The airport was extremely busy and after all we had to ask people to let us in front of the queues as 2 hours wasn’t enough to get through. Luckily people were friendly and we got to our gate just in time and just to find out that the boarding hadn’t even started.

Finally our flight left before 6 p.m. and surprisingly flew first to totally wrong direction and landed to Guayaquil. There we had to get out to the airport for more than 30 minutes before returning back to the same plane. And then we had an extremely long flight to Amsterdam – 11 hours!

I was sleeping like a baby most of the flight and finally we landed to Amsterdam on the 20th of December at 1:20 p.m. local time. Then we had a long 7 hours waiting for the next flight. Somehow we managed to spend time and finally our flight to Helsinki left at 8:20. We arrived to Helsinki-Vantaa at midnight and luckily our luggage arrived. Mika had his wife and son picking him up and it was time to say goodye.

I took a bus to Skyline Hotel where snow had melted so much that I managed to find my car and even drive it out. I had been sleeping so well that I decided to start driving to Parikkala. Finally I was at home about 5 a.m. and luckily I had one more day free before going to work.

J.A.Forewords

We were in Joensuu at North Karelia Bird Association 50-parties and BirdLife meeting when I got a message from Mika Ohtonen where he asked if I could join him to a trip to Ecuador in a few weeks. I just couldn’t pass this possibility to get birding with keen World-lister and a good guide and a driver. Mika had visited Ecuador already 5 times so the goal was to find some very difficult birds.

Soon I had ordered a book of Birds og Ecuador and I already had a Birds of Northern South America App on my phone, but as there has been more than 1600 bird-species in Ecuador, I couldn’t learn enough. I also got a route-plan from Mika but it might change depending on how we managed to find the most important target-species. But the plan was to drive straight from Quito to the eastern side of Andes where we would stay 2 or 3 days and then move to western side to Choco forests and then drive along the coast north to Colombian border and then back to Quito in 9 days.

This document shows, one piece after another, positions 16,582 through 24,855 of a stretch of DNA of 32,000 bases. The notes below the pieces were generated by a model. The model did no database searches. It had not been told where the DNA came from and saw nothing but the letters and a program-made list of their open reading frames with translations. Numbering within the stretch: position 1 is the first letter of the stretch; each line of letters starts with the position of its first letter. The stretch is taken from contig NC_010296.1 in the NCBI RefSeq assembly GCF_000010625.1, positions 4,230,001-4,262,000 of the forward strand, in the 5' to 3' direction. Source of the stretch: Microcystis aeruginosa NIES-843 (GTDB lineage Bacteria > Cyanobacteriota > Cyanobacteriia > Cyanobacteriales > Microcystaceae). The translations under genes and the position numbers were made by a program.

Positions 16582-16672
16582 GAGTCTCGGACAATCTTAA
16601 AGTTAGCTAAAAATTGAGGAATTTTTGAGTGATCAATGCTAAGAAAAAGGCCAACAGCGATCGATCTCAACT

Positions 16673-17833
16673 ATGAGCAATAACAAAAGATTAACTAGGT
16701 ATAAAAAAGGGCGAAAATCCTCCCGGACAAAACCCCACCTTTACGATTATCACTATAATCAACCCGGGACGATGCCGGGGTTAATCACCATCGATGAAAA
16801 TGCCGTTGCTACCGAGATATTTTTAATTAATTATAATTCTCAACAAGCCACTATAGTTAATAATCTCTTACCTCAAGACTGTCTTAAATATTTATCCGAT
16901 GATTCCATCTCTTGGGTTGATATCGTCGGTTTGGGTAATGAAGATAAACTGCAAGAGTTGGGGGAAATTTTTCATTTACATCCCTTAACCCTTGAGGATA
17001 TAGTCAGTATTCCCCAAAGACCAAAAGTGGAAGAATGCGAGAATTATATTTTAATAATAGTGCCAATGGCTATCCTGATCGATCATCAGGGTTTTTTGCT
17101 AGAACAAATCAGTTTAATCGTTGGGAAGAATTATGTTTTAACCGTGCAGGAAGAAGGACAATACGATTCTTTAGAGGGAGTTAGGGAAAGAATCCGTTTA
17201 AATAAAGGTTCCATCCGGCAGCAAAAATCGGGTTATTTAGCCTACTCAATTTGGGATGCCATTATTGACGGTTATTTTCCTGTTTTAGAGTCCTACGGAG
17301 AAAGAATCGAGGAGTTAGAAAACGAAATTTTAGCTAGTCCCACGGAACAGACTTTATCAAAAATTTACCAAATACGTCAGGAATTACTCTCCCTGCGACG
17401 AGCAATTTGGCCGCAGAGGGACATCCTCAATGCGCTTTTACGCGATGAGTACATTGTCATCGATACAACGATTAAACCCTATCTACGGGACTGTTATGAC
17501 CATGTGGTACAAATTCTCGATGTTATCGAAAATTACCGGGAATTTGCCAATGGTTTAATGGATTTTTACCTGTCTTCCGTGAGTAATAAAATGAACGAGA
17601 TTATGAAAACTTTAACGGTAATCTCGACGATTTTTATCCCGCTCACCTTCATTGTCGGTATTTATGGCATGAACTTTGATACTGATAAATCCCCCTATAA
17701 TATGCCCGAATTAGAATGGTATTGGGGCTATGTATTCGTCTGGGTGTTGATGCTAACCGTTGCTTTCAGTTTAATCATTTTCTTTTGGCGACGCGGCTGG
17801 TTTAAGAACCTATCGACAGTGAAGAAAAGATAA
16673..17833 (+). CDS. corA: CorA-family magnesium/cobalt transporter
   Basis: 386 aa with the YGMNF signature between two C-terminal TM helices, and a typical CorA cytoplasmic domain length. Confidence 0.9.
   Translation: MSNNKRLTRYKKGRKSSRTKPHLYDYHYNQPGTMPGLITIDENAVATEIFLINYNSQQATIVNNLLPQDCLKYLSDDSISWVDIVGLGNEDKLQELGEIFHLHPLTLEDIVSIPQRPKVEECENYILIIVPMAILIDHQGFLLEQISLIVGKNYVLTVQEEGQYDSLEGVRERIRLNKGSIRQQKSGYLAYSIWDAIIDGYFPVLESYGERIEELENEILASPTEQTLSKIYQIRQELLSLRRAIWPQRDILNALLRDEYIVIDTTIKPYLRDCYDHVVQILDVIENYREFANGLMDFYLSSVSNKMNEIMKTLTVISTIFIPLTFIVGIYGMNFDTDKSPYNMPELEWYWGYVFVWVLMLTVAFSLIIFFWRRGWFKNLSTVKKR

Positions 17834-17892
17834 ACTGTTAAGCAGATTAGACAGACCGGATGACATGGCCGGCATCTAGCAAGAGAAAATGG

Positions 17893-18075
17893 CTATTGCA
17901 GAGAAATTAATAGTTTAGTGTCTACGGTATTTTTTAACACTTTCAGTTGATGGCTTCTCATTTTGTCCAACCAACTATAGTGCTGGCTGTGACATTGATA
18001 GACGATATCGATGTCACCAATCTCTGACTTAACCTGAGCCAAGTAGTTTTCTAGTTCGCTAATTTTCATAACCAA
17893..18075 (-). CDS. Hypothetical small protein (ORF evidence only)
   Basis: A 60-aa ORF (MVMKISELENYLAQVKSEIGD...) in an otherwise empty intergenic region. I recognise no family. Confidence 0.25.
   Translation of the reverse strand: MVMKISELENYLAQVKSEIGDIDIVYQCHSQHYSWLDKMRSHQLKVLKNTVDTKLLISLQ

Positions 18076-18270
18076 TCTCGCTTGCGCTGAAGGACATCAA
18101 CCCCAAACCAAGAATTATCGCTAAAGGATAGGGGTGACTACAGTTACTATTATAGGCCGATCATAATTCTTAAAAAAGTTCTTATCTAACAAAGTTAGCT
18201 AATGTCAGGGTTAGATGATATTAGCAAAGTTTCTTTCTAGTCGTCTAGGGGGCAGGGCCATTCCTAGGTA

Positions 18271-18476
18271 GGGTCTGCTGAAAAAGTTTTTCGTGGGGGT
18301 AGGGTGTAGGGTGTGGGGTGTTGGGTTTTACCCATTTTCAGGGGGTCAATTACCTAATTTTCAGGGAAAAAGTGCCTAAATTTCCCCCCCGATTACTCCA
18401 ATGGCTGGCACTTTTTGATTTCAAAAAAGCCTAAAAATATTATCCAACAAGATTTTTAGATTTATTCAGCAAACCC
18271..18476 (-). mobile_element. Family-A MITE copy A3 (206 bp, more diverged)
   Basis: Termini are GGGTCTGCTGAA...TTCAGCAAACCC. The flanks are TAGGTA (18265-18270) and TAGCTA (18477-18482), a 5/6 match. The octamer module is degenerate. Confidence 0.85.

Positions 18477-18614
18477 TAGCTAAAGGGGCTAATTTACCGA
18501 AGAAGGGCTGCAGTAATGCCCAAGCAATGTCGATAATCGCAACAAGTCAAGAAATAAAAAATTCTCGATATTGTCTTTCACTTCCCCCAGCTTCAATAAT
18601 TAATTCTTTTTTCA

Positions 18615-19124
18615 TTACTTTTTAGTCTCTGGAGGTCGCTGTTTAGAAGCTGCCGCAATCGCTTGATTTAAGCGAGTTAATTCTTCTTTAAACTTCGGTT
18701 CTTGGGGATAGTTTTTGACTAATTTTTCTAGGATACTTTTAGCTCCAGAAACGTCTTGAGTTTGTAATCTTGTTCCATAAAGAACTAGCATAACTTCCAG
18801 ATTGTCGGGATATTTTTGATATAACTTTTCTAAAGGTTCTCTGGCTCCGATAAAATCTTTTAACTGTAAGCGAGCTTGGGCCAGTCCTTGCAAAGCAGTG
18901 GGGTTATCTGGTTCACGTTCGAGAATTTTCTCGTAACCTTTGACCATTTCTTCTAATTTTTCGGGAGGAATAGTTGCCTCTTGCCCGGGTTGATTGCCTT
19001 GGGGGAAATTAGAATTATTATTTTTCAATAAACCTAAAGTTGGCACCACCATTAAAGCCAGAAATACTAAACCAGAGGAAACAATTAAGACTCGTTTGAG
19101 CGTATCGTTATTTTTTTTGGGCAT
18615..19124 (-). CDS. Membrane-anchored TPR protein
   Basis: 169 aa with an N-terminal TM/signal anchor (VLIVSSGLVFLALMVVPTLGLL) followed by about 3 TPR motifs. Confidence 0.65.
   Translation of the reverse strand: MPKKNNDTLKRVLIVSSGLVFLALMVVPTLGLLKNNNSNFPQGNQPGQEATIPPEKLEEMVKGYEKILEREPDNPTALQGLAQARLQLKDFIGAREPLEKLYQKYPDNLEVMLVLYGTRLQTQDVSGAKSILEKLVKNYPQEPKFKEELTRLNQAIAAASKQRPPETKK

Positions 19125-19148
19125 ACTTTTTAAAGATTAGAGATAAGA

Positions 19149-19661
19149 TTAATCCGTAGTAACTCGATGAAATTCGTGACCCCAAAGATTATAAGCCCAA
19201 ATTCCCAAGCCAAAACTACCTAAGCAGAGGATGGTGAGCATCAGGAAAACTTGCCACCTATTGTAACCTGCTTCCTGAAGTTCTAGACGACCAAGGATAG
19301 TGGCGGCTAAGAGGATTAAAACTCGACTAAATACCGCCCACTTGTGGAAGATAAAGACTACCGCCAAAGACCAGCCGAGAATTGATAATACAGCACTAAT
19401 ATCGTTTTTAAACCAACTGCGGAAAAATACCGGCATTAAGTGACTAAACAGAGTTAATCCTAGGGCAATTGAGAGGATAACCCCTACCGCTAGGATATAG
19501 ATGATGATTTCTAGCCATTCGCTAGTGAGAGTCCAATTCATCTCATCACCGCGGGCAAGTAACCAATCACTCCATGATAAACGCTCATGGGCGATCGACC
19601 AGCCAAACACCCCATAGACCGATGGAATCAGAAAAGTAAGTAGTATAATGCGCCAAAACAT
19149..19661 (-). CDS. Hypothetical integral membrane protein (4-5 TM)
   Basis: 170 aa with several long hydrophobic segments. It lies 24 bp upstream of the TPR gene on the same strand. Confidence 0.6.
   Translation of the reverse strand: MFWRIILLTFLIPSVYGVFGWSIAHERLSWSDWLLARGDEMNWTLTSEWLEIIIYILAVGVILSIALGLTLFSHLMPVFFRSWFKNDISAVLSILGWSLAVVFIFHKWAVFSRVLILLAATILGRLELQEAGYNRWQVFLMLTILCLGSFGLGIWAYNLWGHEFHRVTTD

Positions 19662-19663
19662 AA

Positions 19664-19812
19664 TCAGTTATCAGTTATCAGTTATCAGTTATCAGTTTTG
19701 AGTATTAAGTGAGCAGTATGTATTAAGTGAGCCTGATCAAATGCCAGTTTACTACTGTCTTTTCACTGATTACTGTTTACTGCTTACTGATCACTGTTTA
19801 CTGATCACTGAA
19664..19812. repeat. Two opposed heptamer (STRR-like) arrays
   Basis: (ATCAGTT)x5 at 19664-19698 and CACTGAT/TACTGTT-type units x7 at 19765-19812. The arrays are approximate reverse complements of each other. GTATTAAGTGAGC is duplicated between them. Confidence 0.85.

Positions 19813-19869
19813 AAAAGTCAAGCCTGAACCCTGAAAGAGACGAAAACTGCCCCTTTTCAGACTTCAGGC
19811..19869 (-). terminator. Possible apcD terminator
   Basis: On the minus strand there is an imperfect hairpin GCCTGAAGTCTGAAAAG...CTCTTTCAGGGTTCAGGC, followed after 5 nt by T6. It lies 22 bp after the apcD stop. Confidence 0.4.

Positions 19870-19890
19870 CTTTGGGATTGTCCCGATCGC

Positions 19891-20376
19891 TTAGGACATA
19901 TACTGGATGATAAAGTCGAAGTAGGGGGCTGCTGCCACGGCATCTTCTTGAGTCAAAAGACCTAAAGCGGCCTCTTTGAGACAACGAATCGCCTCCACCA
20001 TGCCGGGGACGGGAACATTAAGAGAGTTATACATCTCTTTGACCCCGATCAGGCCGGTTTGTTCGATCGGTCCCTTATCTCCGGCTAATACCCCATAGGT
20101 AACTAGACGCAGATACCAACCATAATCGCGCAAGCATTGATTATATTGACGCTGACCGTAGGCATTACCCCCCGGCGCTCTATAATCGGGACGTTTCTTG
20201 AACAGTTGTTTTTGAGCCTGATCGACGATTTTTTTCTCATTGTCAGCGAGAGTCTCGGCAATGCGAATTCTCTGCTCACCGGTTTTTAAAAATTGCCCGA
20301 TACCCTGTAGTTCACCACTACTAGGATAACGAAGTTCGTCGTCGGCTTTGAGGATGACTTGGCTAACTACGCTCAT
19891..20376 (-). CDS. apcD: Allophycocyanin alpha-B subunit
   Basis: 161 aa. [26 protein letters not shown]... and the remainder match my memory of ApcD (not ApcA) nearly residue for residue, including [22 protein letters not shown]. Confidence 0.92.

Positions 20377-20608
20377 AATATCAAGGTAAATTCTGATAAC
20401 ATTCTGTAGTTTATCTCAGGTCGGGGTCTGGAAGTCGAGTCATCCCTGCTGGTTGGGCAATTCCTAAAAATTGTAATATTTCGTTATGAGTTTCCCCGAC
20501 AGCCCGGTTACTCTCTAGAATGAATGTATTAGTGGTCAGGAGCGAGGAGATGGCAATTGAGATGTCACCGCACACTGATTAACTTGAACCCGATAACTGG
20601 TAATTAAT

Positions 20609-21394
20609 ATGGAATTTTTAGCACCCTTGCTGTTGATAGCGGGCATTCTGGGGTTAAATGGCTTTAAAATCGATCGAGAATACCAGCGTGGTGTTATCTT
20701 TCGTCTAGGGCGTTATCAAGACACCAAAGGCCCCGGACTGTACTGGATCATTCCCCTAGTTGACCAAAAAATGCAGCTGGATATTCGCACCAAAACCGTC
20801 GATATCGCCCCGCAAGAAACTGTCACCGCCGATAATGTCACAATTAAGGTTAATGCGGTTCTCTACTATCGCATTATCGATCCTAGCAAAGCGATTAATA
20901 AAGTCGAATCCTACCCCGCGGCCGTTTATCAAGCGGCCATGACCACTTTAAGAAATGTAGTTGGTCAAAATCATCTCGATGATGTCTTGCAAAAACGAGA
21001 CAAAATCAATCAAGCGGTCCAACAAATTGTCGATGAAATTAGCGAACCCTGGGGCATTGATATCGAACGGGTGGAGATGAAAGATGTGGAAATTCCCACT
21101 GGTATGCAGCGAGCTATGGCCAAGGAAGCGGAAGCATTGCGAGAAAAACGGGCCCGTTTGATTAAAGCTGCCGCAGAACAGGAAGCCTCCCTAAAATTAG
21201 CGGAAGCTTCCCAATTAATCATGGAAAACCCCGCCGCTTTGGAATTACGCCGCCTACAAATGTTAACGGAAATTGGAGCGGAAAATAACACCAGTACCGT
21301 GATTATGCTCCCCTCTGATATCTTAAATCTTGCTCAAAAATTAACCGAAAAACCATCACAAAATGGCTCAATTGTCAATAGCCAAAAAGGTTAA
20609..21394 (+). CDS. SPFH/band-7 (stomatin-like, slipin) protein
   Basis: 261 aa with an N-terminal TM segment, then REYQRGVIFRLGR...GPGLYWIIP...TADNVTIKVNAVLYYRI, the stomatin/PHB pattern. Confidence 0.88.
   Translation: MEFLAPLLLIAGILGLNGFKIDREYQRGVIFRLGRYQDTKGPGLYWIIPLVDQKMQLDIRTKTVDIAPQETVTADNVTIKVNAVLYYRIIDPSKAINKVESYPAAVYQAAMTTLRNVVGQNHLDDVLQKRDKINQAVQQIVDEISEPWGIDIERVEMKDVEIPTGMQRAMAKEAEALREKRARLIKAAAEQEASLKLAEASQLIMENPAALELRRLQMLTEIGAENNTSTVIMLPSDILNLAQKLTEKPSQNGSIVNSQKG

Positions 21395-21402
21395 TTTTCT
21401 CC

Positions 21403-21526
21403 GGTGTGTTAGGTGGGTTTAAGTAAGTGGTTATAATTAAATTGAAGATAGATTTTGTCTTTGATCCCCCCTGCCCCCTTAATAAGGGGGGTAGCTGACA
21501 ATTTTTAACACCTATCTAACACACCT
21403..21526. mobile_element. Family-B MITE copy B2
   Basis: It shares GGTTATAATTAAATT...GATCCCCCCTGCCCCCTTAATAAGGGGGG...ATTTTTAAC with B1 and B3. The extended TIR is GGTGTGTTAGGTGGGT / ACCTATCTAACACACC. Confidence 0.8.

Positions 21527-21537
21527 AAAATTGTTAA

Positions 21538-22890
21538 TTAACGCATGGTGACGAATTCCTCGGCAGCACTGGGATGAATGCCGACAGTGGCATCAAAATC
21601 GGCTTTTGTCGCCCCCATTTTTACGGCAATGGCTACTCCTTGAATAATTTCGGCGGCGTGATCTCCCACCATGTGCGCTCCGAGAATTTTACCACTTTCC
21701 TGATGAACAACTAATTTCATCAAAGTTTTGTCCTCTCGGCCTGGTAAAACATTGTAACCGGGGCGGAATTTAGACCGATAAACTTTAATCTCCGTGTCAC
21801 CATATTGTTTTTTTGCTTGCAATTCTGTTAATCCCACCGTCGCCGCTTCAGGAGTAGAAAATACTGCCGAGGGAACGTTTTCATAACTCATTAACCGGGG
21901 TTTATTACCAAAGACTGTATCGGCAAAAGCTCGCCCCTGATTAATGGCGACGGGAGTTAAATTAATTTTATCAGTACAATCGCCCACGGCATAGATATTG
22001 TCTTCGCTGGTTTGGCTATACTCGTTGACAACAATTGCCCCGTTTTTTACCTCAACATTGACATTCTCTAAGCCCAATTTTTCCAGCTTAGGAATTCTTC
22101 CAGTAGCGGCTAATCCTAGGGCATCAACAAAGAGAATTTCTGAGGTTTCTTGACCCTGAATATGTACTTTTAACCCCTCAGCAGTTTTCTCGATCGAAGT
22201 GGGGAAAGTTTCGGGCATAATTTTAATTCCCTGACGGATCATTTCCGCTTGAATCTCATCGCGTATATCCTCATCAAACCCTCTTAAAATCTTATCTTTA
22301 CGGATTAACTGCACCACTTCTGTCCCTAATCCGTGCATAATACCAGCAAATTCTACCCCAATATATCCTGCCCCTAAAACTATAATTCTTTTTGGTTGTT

Finally my holiday started and on the 8th of December I drove to familiar Skyline hotel where parking place was absolutely full of snow. Somehow I managed to squeeze my car to one gap between other cars and snow and after I had eaten in the restaurant I was soon ready to go to sleep.

To Ecuador

On the 9th of December I woke up very early and soon took a bus to Helsinki-Vantaa airport. There I met Mika soon and at 7:00 a.m. our flight left to Amsterdam. Surprisingly there were some mutual birder-friends traveling to Spain on the same flight.

In Amsterdam we had only a short wait for our next flight to Quito. It was a really long flight – more than 10 hours. After I had watched a couple of (bad) movies, I managed to sleep a little.

Because of we were flying over many time-zones, we landed to Quito already in the afternoon at 4:15 p.m. Luckily we found our luggage soon and in the lobby we met our driver German who didn’t speak English almost at all. We took some money from ATM and soon were packing our stuff to German’s VW Golf and started driving up towards the top of Andes.

There was still some light so we managed to see some birds like Blue-and-white Swallows, Chestnut-collared Sparrows, Eared Doves, an American Kestrel and a White-tailed Kite.

Quite is situated even 2850m high but we were driving much higher until more than 4000 meters. But then we soon started to drive down an when we finally after an hour diving were in Baeza, we were in about 200 meters.

We parked to a motel parking place and soon carried our luggage to our small cottage. Our room smelled quite bad but the motels pizzeria was really good and at least I had one of the best pizzas that I have ever had. We ordered one extra-pizza which we could take with us next morning as we weren’t sure if there was any breakfast available anywhere as we were about to start birding very early.

Gayacamayos trails

On the 10th of December we met German and our guide Marcelo Quipo who had arrived from previous guiding trip late in the evening. Marcelo had been guiding Mika on a couple of previous trips. Soon we were driving towards South and when it was starting to get a little bit light, we stopped to have breakfast in a small cafeteria in Cosanga.

After the breakfast we still drove a little to Guacamayos where from a view-watching place a small path started to go down along a valley to the forest.